At the outset, it is necessary to stress that a direct recourse to this Court is highly improper, for it violates the established policy of strict observance of the judicial hierarchy of courts.8 We need to reiterate, for the guidance of petitioner, that this Court's original jurisdiction to issue a writ of certiorari (as well as prohibition, mandamus, quo warranto, habeas corpus and injunction) is concurrent with the Court of Appeals (CA), as in the present case, and with the RTCs in proper cases within their respective regions.9 However, this concurrence of jurisdiction does not grant a party seeking any of the extraordinary writs the absolute freedom to file his petition with the court of his choice. This Court is a court of last resort, and must so remain if it is to satisfactorily perform the functions assigned to it by the Constitution and immemorial tradition.10 The hierarchy of courts determines the appropriate forum for such petitions. Thus, petitions for the issuance of such extraordinary writs against the first level ("inferior") courts should be filed with the RTC, and those against the latter, with the CA.11 A direct invocation of this Court's original jurisdiction to issue these writs should be allowed only when there are special and important reasons therefor, clearly and specifically set out in the petition. This is the established policy. It is a policy that is necessary to prevent inordinate demands upon this Court's time and attention which are better devoted to those matters within its exclusive jurisdiction, and to prevent further over-crowding of its docket.12 Unfortunately, the instant petition does not allege any special and compelling reason to justify a direct recourse to this Court. However, we deem it more appropriate and practical to resolve the controversy in order to avoid further delay, but only in this instance.

The lone issue for our resolution is whether the RTC has jurisdiction over Civil Case No. CEB-21319.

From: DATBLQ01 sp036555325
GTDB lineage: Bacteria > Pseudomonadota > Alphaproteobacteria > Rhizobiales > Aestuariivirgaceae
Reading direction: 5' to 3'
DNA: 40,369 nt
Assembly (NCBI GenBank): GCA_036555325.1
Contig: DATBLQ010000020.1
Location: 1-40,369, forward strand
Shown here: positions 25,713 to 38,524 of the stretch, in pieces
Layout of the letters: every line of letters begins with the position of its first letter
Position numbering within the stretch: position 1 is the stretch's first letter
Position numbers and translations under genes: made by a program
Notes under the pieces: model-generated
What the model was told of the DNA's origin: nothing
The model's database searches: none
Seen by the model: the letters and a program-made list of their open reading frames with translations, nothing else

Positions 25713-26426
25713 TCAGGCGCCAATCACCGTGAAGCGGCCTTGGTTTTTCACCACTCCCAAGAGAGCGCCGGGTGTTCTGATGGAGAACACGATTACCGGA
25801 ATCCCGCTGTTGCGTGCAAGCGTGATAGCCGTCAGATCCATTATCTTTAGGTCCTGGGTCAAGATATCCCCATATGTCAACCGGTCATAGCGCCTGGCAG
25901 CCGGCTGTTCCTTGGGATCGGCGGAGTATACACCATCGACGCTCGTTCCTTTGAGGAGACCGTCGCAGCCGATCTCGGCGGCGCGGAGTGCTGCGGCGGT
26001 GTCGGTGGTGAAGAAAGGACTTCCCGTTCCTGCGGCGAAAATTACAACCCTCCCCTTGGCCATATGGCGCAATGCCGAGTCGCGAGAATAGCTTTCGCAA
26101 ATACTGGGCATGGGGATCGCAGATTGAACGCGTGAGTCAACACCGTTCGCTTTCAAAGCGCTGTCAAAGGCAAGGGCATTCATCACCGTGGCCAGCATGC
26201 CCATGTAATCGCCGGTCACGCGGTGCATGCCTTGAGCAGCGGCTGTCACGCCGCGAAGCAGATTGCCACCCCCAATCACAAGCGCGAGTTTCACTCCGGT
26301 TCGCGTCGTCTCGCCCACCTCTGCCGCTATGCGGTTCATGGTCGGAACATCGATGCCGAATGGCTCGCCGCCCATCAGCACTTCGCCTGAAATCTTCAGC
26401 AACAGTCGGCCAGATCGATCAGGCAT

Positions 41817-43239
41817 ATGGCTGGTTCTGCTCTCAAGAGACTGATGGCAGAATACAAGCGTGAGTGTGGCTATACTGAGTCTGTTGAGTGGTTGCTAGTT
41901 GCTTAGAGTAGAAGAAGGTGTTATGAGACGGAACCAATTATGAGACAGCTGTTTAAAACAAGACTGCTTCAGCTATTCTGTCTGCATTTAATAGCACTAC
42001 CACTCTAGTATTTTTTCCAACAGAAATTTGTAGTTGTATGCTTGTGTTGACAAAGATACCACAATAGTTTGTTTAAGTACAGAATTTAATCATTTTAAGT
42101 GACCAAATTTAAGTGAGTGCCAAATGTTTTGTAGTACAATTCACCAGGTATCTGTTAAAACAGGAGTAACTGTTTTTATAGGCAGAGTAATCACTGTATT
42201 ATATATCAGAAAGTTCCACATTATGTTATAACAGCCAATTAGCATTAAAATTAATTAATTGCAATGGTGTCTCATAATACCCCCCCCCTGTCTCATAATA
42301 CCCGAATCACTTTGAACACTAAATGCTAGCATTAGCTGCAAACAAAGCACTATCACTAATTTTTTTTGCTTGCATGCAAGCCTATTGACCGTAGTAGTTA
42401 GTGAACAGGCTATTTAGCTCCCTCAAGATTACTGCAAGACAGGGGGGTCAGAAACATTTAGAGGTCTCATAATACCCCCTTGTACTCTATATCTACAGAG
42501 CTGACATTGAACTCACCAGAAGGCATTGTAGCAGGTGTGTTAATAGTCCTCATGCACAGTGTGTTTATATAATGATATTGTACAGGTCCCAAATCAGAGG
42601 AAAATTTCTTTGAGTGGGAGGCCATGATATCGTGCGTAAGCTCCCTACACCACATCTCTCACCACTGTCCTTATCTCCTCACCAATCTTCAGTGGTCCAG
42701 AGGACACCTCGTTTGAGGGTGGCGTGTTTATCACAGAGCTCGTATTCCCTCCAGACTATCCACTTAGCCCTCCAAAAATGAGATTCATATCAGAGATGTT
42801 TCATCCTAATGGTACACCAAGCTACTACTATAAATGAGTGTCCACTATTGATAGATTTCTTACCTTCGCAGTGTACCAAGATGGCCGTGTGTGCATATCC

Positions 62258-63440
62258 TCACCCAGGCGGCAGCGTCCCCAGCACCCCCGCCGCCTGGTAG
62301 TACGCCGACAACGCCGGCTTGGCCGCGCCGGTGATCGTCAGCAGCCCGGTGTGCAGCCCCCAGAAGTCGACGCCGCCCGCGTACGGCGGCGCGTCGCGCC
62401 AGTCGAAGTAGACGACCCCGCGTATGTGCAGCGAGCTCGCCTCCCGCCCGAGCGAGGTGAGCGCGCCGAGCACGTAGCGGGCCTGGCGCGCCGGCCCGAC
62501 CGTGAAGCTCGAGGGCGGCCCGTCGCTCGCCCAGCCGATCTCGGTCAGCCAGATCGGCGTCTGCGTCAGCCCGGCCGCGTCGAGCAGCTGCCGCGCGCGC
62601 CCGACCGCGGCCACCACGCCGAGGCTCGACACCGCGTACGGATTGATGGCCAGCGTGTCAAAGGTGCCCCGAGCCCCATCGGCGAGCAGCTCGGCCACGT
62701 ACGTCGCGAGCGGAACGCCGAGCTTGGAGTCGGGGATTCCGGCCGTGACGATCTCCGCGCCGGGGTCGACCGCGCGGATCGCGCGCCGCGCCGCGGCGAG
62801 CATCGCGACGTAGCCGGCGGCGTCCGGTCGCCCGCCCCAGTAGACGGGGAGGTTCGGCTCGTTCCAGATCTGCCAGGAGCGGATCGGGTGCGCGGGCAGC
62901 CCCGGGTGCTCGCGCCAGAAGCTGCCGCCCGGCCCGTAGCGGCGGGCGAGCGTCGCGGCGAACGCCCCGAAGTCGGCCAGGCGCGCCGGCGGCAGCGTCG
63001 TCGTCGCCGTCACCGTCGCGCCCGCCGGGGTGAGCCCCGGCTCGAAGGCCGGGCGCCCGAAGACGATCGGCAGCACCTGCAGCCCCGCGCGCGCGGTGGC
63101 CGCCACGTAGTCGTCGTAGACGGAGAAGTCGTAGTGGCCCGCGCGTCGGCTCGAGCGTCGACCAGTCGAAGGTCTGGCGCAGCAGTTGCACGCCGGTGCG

The complaint seeks to recover from private respondent the ownership and possession of the lots in question and the payment of damages. Since the action involves ownership and possession of real property, the jurisdiction over the subject matter of the claim is determined by the assessed value, not the market value, thereof, pursuant to Batas Pambansa Blg. 129, as amended by R.A. 7691. Section 33 (paragraph 3) of the said law provides:

"Sec. 33. Jurisdiction of Metropolitan Trial Courts, Municipal Trial Courts and Municipal Circuit Trial Courts in Civil Cases. - Metropolitan Trial Courts, Municipal Trial Courts and Municipal Circuit Trial Courts shall exercise:

x x x.

(3) Exclusive original jurisdiction in all civil actions which involve title to, or possession of, real property, or any interest therein where the assessed value of the property or interest therein does not exceed Twenty Thousand Pesos (P20,000.00) or, in civil actions in Metro Manila, where such assessed value does not exceed Fifty Thousand Pesos (P50,000.00) exclusive of interest, damages of whatever kind, attorney's fees, litigation expenses and costs: Provided, That in cases of land not declared for taxation purposes, the value of such property shall be determined by the assessed value of the adjacent lots.

x x x." (Emphasis ours)

Likewise, Section 19 (paragraph 2) of the same law reads:

"Sec. 19. Jurisdiction in civil cases. - The Regional Trial Court shall exercise exclusive original jurisdiction:

x x x.

(2) In all civil actions, which involve the title to, or possession of, real property, or any interest therein, where the assessed value of the property involved exceeds Twenty Thousand Pesos (P20,000.00) or, for civil actions in Metro Manila, where such value exceeds Fifty Thousand Pesos (P50,000.00) except actions for forcible entry into and unlawful detainer of lands or buildings, original jurisdiction over which is conferred upon the Metropolitan Trial Courts, Municipal Trial Courts, and Municipal Circuit Trial Courts;

x x x." (Emphasis ours)

It is undisputed that the assessed value of the property involved, as shown by the corresponding tax declaration, is only P2,910.00. As such, the complaint is well within the MTC's P20,000.00 jurisdictional limit.